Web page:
- What was your most recently published paper about?
My most recently published paper was 'Empirical Evidence on the Effectiveness of Social Public Procurement Policy: The Case of the Swiss Apprenticeship Training System' co-authored with Prof. Dr. Stefan C. Wolter and published in LABOUR. In this paper, we investigate the effectiveness of a social public procurement policy in Switzerland. This policy allows public purchaser to give firms that train apprentices a preferential treatment. Using information from a representative and large firm survey, our analysis shows that the policy increases the number of training firms, and does not affect training quality negatively. However, the effect is limited in size, as only small firms and firms operating in very particular industries where public contracts play an important role, are affected positively. We conclude that although such a policy might be beneficial in times of a shortage of training places, the same policy — due to the very specific firms and sectors that can be influenced by this policy — can lead to distortions in the training market in times of a shortage of trainees. Therefore, a cautious and flexible approach to using such a policy instrument is recommended.
- What was your dissertation subject?
My thesis consists of four empirical essays on the economics of education. The first two essays focus on firm behavior in vocational education and training. The first essay analyzes the effect of the German labor market reform on the training behavior of German firms using Swiss firms as a counterfactual. The empirical analyses demonstrate how German firms cope with the increased labor market flexibility engendered by the labor market reforms. The results show that German firms, realizing that post-training benefits decrease in a more flexible labor market, managed to reduce their up-front investments in general skills. Contrary to widespread concerns training quality did not decrease. The second essay assesses the effectiveness of social public procurement policy in the Swiss apprenticeship training system. Using a difference-in-differences approach I cannot identify a significant effect of the policy on the number of training firms. The third paper analyzes the effects of the labor market environment on the costs to fill a vacancy. Training is also a recruitment device for firms, and thus, hiring costs are important opportunity costs of training. Therefore, hiring costs also affect a firm’s training decision in dual apprenticeship systems. The analyses provide new empirical evidence on the magnitude of a firm’s costs to fill a vacancy in Switzerland and how these costs are associated with labor market tightness. The fourth essay examines the introduction of an aptitude test (“numerus clausus”) in Swiss medical schools and analyzes whether the implementation of the test reduces university dropout. The results show that although the aptitude test rejected or deterred some applicants with a high probability of withdrawing, the reduction in dropout rates in medical sciences is also a result of adapted standards in Medical Schools. Therefore, it is crucial to account for endogeneity of dropout rates when assessing the effect of admissions processes on university dropout rates.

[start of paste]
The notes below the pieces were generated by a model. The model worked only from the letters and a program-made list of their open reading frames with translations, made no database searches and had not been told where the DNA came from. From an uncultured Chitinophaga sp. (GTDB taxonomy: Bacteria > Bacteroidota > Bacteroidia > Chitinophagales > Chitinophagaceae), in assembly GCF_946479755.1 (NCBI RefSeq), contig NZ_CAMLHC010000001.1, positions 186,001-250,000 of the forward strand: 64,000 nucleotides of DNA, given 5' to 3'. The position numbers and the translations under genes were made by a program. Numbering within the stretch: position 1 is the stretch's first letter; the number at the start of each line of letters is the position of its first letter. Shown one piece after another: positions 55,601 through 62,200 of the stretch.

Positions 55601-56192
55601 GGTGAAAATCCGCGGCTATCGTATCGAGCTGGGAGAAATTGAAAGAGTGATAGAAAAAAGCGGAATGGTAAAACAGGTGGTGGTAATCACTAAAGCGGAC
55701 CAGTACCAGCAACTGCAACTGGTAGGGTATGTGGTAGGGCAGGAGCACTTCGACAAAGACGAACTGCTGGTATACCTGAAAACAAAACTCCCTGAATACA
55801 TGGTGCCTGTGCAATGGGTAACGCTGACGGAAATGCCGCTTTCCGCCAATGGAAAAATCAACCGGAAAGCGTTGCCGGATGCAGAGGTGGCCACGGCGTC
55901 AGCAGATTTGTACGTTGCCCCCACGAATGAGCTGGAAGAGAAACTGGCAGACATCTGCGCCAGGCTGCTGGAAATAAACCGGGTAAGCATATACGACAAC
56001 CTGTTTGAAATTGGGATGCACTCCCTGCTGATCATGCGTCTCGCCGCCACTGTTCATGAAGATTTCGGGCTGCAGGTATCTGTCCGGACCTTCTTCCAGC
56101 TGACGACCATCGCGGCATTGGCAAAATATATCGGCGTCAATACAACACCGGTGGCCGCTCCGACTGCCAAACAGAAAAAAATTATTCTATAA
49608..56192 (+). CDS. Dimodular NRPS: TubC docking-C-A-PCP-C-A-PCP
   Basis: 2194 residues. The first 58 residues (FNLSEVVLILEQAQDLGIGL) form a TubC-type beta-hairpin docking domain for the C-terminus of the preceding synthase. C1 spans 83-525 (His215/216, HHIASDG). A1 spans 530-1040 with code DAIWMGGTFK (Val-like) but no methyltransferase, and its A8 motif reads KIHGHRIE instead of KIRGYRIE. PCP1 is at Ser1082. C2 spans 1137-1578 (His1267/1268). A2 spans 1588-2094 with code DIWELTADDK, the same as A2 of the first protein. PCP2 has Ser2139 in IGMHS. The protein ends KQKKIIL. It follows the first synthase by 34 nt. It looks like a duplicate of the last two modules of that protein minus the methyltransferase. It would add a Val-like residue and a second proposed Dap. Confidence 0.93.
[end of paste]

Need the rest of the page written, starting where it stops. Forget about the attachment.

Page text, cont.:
- To what extent can you use skills and knowledge that you acquired during your doctorate at your current job?
In my daily work I benefit from my skills in data analysis that I acquired in various PhD courses. During my doctorate, I could also sharpen my analytical thinking, which is very helpful for my current projects. Moreover, I had the opportunity to present my research to different audiences, from academic conferences with a focus on scholarly issues, to local events with professionals where the focus was on practical implications of my research findings. Thus, I learned about the importance of knowing your audience when presenting my work.